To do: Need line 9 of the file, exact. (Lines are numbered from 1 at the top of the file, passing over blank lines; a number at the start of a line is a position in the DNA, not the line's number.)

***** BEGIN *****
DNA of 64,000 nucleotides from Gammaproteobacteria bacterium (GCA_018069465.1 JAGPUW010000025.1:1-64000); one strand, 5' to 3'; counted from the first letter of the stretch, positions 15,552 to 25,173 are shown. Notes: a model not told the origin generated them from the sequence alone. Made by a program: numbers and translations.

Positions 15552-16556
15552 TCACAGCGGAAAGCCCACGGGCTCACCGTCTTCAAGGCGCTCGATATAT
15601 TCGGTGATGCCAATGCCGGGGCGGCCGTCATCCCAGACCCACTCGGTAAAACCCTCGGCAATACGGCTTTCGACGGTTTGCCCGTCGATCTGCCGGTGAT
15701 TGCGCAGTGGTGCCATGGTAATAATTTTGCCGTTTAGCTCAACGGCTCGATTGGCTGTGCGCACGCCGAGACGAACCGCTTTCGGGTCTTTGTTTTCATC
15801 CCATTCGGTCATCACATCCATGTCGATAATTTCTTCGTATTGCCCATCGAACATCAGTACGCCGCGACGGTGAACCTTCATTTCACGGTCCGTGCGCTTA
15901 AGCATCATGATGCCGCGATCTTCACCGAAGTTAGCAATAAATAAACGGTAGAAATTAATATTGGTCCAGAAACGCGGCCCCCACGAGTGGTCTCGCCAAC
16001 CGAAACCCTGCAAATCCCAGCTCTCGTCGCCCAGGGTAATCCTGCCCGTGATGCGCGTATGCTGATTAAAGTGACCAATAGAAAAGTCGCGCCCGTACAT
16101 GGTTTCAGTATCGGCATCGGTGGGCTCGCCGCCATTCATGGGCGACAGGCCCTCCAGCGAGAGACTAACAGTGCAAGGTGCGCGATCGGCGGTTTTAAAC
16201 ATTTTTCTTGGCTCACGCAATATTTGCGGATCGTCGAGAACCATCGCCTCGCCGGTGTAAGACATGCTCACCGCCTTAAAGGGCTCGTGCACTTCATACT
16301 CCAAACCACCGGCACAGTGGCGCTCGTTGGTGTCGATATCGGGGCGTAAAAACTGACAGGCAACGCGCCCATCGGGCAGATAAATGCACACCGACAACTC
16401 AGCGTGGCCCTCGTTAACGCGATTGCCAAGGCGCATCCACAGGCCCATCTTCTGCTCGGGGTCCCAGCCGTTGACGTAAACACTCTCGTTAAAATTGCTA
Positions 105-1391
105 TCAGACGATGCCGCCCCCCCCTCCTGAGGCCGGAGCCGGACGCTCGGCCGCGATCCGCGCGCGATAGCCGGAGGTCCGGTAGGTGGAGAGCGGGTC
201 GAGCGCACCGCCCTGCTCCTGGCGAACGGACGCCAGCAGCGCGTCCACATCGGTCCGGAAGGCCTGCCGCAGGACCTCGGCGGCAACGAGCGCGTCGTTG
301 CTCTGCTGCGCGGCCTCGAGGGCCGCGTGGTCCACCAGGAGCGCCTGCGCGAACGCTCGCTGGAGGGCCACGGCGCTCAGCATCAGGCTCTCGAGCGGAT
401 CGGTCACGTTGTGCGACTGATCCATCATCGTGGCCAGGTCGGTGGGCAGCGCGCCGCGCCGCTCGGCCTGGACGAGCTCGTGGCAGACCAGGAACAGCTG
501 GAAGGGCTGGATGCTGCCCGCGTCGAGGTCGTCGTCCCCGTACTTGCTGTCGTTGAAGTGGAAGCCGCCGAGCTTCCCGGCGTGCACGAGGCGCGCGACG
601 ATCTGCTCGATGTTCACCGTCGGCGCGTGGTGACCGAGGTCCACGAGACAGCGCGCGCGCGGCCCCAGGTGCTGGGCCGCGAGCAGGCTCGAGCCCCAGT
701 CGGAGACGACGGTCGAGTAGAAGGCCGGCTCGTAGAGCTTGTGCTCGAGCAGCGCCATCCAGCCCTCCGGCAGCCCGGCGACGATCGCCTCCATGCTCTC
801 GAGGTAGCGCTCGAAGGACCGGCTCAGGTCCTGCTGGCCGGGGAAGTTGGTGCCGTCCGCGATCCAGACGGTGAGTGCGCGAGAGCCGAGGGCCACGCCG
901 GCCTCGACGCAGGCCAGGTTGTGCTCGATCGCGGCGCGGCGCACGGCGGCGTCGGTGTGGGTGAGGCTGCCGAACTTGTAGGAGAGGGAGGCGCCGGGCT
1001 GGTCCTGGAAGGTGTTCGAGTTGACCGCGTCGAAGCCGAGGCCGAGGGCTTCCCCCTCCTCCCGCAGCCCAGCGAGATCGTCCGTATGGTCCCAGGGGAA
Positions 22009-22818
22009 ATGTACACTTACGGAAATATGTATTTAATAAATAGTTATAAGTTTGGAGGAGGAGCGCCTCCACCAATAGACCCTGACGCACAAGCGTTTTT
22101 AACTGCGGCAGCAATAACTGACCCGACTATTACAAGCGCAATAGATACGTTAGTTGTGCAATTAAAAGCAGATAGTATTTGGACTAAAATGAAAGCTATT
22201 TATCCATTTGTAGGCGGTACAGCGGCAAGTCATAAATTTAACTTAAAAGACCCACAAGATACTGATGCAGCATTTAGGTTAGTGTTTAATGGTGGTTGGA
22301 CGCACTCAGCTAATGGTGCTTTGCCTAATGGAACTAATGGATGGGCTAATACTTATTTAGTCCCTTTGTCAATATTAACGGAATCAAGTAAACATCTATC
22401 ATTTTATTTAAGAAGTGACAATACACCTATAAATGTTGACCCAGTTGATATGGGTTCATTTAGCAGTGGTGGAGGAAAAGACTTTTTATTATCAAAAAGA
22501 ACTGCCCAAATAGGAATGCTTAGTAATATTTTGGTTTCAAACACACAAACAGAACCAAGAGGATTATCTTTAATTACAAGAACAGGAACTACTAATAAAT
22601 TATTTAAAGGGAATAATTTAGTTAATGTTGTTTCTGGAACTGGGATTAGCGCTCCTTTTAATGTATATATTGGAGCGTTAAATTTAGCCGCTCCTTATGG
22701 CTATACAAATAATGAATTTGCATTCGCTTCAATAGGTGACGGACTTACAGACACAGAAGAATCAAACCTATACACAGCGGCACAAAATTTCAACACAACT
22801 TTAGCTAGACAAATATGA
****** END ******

16101 GGTTTCAGTATCGGCATCGGTGGGCTCGCCGCCATTCATGGGCGACAGGCCCTCCAGCGAGAGACTAACAGTGCAAGGTGCGCGATCGGCGGTTTTAAAC